There are interesting features along the Lake which, at present, I can’t fit into other categories. Maybe as the site grows, they will find another home, but for now I have grouped them here as curiosities. For suggestions and guidance as to interesting things to put on this page, I am indebted to Alan Ramsden, Ron Welwood, and Richard Brown. Feel free to tell me of your favourite curiosities around the Lake.
A Kootenay Whispering Gallery Perhaps our oddest local feature is the Busk swimming pool. Built in the first decade of the twentieth century on land now within Kokanee Creek Provincial Park, the structure is long abandoned.
The elliptical pool has axes of 12 and 6 meters. An ellipse has two foci, which in this case, are 80 cm from the ends. Sound emanating from one focus is concentrated at the other.
If a person at one focus faces the wall half way up (an adult should kneel) and speaks quietly, the person at the other focus can hear the voice far better than when closer together.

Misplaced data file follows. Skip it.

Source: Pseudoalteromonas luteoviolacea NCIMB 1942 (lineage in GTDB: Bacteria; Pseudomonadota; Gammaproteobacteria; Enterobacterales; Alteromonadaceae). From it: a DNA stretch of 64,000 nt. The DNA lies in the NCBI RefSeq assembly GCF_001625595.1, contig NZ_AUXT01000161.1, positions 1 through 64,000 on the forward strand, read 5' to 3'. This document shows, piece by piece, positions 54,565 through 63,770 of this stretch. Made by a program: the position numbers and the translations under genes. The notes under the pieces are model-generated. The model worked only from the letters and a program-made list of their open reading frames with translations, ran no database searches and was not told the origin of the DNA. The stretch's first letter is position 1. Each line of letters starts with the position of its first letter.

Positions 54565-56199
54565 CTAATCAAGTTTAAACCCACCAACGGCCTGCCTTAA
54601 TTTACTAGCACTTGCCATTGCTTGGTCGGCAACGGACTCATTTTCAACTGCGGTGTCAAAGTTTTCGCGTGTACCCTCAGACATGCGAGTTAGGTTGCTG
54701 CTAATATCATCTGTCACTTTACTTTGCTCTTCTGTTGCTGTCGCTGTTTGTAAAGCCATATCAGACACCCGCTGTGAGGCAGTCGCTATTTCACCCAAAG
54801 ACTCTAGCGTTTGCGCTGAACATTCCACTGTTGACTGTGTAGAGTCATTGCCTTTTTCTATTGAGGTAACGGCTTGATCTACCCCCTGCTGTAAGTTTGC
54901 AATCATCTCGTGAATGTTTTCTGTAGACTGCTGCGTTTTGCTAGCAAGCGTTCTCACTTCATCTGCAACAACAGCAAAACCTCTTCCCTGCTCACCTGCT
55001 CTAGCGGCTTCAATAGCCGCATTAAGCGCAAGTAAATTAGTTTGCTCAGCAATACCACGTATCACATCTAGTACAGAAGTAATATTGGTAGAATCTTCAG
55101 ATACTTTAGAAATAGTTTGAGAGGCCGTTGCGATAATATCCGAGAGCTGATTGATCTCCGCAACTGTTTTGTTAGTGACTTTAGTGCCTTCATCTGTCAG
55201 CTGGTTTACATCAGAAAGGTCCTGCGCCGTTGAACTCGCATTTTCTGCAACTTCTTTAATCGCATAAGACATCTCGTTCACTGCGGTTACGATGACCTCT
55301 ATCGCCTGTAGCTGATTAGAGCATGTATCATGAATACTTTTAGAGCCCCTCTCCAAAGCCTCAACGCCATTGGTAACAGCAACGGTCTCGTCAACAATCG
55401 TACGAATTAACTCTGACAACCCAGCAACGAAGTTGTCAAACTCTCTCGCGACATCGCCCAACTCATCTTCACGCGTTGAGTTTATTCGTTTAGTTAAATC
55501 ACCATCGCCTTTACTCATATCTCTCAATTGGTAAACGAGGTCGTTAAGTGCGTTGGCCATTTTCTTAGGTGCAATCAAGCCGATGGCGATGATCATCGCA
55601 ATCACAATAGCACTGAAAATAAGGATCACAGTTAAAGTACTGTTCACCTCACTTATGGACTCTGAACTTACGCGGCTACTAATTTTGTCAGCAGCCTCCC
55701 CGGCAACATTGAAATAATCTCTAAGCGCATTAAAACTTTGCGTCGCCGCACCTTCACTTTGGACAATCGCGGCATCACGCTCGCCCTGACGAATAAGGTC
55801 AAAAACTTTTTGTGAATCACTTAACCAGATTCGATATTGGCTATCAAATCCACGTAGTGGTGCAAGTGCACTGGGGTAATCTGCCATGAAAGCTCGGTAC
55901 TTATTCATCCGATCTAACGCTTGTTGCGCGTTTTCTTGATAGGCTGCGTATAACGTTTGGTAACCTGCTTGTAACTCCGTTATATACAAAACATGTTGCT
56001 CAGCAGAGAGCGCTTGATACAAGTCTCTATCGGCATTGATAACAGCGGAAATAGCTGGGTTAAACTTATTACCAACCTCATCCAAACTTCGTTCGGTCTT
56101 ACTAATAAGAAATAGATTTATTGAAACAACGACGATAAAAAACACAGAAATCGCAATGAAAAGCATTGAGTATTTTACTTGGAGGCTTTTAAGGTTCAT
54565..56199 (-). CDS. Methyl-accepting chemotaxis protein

There are only a handful of whispering galleries around the world (see Wikipedia: Whispering Gallery. This one is ours.
Pictograph There are over two dozen sites around the Lake with ancient rock paintings. They are typically found on a rock bluff above high water and sheltered by an overhang. Alas, there is no known connection between these pictographs and the present Ktunaxa or Sinixt: indeed, in the nineteenth century, elderly natives denied any knowledge of who might have created the paintings or what they meant.
This pictograph contains three groups of people. To my eye it looks as if the groups in the lower left and in the centre right have just encountered the middle two people, who seem to be brandishing weapons in their right hands. Part of the symbol above them may be missing.
Does this scene depict a chance encounter with interlopers? If so, the two are somewhat outnumbered.